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I have just been accepted to a CRNA program. I looked for a short program (28 months or less), if they required the GRE. 1 year critical experience, clinicals all within one state ( many programs have clinicals in multiple states and require you get a RN license in each one), and a class of 15-30.
I looked for a school with a strong reputation, high board pass rate, low attrition rate, cost, etc. I also look at the requirements because I wanted a program that cared who they let it and not just anyone with the bare minimum and a pulse. I also looked for schools that give a well rounded education and clinical experience.
I actually went through the entire CRNA school list from AANA .com. They list each accredited school and give some general info as well as contact info for each school. I had a huge list of things that I weeded through the whole list with. For me having a family I didn't want to be in a major city as that is not my personal preference for family life. Also many of the other comments were also things that I looked at-am I just a number there? Is there info here on this website or other websites regarding how the schools treat their students? I have been able to email students from a few programs I am looking at to get an idea of these types of things. The amount of nursing classes vs science classes in the curriculum was also important to me-I wanted programs to be more science heavy. I also looked at weather they were granting MSN or MSNA or other type of degree. Hmmm what else. Requirements of course, like whether there was a time limit on when you took sciences-as it has been a while for me. Where the clinicals were...I didn't want to have to commute a huge distance or have more than one state RN licensure to pay for and maintain. Cost of the program was also important I am the sole income provider for my family. Amount and quality of clinicals and also residency competition for cases was also important. Good luck! Study all your critical care stuff!! Learn all you can now about drips and hemodynamics.
1. How do you find out if a program is more science-based or nursing-based? I am on your side. I like science a lot.
2. I looked up info about MSN and MSNA. Is it correct if MSN is for someone who wants to teach later? Someone even mention MSN is better for further education? Is it true? What kind of areas can you go after CRNA? I thought it is the highest education for nursing. I am very confused about the differences between the MSN and MSNA.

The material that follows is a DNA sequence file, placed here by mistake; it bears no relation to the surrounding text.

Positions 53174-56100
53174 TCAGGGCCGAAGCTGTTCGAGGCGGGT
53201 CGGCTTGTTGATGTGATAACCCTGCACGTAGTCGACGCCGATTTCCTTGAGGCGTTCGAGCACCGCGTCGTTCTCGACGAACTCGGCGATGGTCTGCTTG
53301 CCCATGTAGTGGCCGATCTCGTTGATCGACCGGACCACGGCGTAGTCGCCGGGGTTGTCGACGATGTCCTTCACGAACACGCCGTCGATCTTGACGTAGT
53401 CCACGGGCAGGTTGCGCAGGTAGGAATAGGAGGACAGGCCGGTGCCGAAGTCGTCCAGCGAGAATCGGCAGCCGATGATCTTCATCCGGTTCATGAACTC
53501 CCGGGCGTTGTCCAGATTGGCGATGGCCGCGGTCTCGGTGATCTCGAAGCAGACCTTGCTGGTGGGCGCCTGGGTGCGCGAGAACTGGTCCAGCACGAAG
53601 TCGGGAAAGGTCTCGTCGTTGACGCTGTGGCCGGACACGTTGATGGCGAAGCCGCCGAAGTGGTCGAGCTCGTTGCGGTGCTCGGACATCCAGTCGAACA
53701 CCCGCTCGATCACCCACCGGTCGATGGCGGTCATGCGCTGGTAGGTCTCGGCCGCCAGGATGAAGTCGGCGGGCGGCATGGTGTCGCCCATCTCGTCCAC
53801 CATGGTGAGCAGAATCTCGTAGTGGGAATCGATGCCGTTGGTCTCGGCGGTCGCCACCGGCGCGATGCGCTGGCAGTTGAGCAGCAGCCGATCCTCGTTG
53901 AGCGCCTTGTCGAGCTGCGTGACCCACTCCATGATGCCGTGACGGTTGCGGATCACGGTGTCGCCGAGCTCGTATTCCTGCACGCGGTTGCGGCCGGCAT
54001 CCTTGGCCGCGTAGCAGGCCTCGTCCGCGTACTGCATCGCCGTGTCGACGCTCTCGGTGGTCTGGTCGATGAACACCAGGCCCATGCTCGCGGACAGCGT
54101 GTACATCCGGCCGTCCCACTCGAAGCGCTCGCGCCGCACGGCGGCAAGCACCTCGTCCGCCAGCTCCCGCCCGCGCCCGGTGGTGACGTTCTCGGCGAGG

3. How did you find out about the amount and quality of clinicals? What did you mean about residency competition for cases?
4. What school do you go to? Do you mind if I continue to contact you?
Thank a lot
Hi Candyn! yes feel free to contact me although there are many on here that are more expert in this area than I am!
I looked at the programs curriculum to determ what type of classes they required....if there was quite a few nursing classes (some schools have u to 8 that are nursing related, which is important and all, but not NA related or if they had you taking MSN classes with other MSN students-non NA students) this was a flag for me. I wanted a program that was very focused on CRNA specific education and sciences. I personally did not want to be bogged down with a ton of nursing theory classes. But everyone is different and yes we are still nurses...but it's not for me.
Yes, it seems that for programs that grant MSN degrees, you have to have an MSN to teach there. I assume it will be a moot point in the future when they start to require DNP for teaching. I have no idea about schools who do not grant MSN if their instructors are also required to have MSN not MSNA. If you are going to go for your DNP, you will have to see if the institution will take MSNA or not. No a doctorate isn't required yet, but there is that option for further education should you want it.
For clinicals I looked at the listed clinical sites...what type of hospitals were they at? Did they list what type of cases you would do there? I looked here and other boards for people talking about their experiences. Many schools also listed the average number of different types of cases each student would have, and also number of different types of regionals. I am hoping to be well rounded when I get out, not have to have my place of employment do a lot of on the job training. Hoping anyway! By residency I mean is there MD anesthesia students also going to the same university and/or hospitals as my school/clinicals are...if so that means they may have top pick for cases over you, same thing with procedures.
The more I started researching schools, the more things I had to look at...I have been researching for about 3 years now...
I am applying for the 2013 start...here's to hoping! I have 8 schools on my list left and will apply to my top 4.
I made a spreadsheet of all the schools in the nation and listed name, #months, #credits, Front loaded or integrated(I prefer to be accepted to a front loaded program), gpa req, gre scores required, In-state & out-of-state tuition, Prereqs required (This is important because every program is different and some require grad stats to be taken at their school before you apply), application deadline, and start date.
I put it into excel so that I could sort by criteria and then I color coded schools, and eliminated schools 1 by 1 based on my preferences.
I really wish I had put a column for where clinicals are because having to travel is a huge factor in deciding on which schools to apply to!